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Standard Chartered

We expect the implementation of the new reporting requirements for sovereign exposures as part of the regular reporting framework to require additional data sourcing, complex mapping and reconciliation between FINREP, COREP and IFRS 9 systems.
This will involve a project team to deliver the solution consisting of business analysts, subject matter experts, technical and systems analysts, developers and vendor resources. We expect the project cycle to run between nine months to a full year after promulgation of the Implementing Technical Standard. This estimate does not include incorporating the market risk information into the proposed template which will take longer. Additional costs would also arise from external systems providers.
We have assumed that Standard Chartered would be required to report the proposed templates on a country by country basis.
We note that the test described under Article 5 (b) 3 (b) is difficult to perform as it requires carrying amounts of non derivative financial assets to be broken down by General Governments, domestic and non domestic exposures. This level of data granularity is not readily available within FINREP. Moreover, COREP does not use the concept of General Governments, nor does it include carrying amounts.
Our high-level estimates suggest that there is not a material difference in cost between country breakdown and total, domestic level reporting.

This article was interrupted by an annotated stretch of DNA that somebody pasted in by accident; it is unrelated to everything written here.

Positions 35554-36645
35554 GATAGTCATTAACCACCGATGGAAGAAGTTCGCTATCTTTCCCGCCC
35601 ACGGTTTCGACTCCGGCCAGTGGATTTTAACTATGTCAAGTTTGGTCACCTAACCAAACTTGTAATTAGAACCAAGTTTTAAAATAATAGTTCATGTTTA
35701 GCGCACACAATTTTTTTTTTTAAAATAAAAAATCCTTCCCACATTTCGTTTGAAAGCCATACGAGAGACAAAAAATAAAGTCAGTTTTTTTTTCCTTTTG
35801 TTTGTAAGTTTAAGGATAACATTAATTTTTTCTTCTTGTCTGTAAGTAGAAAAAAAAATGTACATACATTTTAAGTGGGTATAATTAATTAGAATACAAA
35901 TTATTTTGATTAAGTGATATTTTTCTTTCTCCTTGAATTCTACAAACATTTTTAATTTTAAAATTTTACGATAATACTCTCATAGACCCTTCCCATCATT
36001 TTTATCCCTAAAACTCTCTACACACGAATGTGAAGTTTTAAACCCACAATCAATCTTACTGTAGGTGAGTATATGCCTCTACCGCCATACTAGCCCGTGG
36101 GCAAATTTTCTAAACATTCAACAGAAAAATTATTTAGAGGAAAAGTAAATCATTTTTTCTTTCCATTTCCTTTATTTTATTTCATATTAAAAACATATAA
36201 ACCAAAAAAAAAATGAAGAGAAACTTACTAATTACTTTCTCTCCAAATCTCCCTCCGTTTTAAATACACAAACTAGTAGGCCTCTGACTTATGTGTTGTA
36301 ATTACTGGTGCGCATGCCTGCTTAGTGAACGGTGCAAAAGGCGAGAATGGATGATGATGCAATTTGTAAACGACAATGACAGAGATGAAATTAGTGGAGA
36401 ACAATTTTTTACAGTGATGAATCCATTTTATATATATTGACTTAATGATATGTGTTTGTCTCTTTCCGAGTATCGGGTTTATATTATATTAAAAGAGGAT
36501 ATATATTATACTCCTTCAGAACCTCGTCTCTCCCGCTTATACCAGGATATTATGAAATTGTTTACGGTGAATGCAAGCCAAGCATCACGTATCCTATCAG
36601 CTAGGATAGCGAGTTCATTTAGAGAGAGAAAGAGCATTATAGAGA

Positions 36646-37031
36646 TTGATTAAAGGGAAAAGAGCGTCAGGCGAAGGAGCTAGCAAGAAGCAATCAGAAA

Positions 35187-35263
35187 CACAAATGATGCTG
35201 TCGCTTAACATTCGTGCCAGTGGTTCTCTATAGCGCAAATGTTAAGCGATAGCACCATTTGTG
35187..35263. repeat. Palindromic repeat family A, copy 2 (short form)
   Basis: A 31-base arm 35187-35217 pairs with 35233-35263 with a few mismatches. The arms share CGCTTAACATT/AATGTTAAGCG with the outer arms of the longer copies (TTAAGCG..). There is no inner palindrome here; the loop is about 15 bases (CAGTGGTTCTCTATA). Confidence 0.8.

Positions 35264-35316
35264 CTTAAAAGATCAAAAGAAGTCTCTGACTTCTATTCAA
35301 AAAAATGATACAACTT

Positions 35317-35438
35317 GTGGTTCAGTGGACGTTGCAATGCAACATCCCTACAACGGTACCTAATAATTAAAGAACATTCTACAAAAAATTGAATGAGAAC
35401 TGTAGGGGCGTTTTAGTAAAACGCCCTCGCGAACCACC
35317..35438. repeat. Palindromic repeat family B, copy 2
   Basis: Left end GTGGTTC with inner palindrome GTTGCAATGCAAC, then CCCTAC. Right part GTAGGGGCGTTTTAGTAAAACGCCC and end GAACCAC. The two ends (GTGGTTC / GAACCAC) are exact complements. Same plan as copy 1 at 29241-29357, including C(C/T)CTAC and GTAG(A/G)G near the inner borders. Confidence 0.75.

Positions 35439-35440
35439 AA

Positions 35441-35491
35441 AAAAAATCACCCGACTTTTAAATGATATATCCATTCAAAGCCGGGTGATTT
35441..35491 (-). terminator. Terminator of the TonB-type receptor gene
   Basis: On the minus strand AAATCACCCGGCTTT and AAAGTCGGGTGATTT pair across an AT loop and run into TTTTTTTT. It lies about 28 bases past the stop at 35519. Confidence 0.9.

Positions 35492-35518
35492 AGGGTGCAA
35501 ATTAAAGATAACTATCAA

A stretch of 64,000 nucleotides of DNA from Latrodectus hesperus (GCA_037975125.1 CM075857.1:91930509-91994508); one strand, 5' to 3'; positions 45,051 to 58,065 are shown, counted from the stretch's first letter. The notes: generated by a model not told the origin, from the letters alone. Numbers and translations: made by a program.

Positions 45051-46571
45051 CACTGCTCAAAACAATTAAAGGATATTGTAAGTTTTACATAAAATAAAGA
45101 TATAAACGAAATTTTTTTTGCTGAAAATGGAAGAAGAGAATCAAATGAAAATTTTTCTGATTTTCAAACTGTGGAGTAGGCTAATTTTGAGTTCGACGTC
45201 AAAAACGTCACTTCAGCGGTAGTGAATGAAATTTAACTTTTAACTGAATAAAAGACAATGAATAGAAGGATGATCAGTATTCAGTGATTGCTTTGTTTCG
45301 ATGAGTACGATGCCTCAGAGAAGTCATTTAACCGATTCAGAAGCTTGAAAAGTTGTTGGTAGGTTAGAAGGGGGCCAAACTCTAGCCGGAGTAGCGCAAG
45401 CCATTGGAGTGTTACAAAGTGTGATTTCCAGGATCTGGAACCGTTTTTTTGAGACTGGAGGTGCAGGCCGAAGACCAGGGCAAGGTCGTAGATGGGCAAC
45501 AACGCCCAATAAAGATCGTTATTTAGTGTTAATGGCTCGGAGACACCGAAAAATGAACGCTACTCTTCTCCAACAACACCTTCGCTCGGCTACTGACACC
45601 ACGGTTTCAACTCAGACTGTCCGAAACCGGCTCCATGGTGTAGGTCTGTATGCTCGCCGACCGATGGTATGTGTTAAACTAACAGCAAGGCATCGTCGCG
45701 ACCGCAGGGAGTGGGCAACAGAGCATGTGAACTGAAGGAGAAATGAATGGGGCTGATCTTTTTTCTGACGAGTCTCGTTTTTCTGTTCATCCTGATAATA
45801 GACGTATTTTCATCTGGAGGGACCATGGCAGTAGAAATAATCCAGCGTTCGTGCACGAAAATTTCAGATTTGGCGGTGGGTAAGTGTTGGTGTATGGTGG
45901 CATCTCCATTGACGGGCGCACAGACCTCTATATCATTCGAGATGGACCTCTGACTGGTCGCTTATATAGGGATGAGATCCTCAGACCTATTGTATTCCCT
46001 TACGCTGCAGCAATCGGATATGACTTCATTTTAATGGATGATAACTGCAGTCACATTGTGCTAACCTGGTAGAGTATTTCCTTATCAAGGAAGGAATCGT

Financial and regulatory reporting information
Template C33.01 seeks to increase data transparency between FINREP and COREP by combining financial with regulatory reporting. Specifically, financial accounting, credit risk and counterparty credit risk, and market risk information are collated in the same template.
This is not in line with current general banking practice: Carrying values (in columns) are not used as basis of regulatory exposure calculations and the suggested asset classes by internal models and standardised approaches (in rows) are not recognised in financial reporting. The combination of multiple reporting frameworks in one platform will result in significant challenges and require system changes.
We recommend separating the three different concepts in different reporting templates.
Reporting market and credit risk
Market risk is managed at portfolio level, based on off-setting risk profiles, as opposed to at individual exposure level. The listed asset classes (in rows) do not exist under the current market risk architecture. Accounting and credit risk definitions used in column headings are not common to market risk information. Reporting market risk within the same framework with financial and credit risk data will be very challenging (see above) and in certain instances misleading.
It is unclear how banks are expected to report accounting values for instruments subject to both standardised and internal model based (IMM) market risk assessment. For example, a bond might be subject to own funds requirements for general interest rate risk under IMM and for specific interest rate risk under Standardised approach. This requires further clarification on how to report accounting values and exposures of such instances within rows 160 to 260 and whether double count is intended.
Institutions using IFRS and national GAAP
It is currently unclear from the guidance provided which parts of the template are applicable to institutions following IFRS and which ones are applicable to institutions reporting under national GAAP.
In respect of columns 030 to 140, instructions in “Annex II - Reporting on Own Funds and Own Funds Requirements” refer to the Final draft ITS amending ITS on Supervisory reporting of FINREP due to IFRS9 (EBA-ITS-2016-07) . Annex V of this document “Reporting on Financial Information” clearly defines in paragraphs 15 and 16 accounting portfolios based on IFRS and separately for national GAAP. However, this does not clarify the specific columns institutions using IFRS or national GAAP are required to report.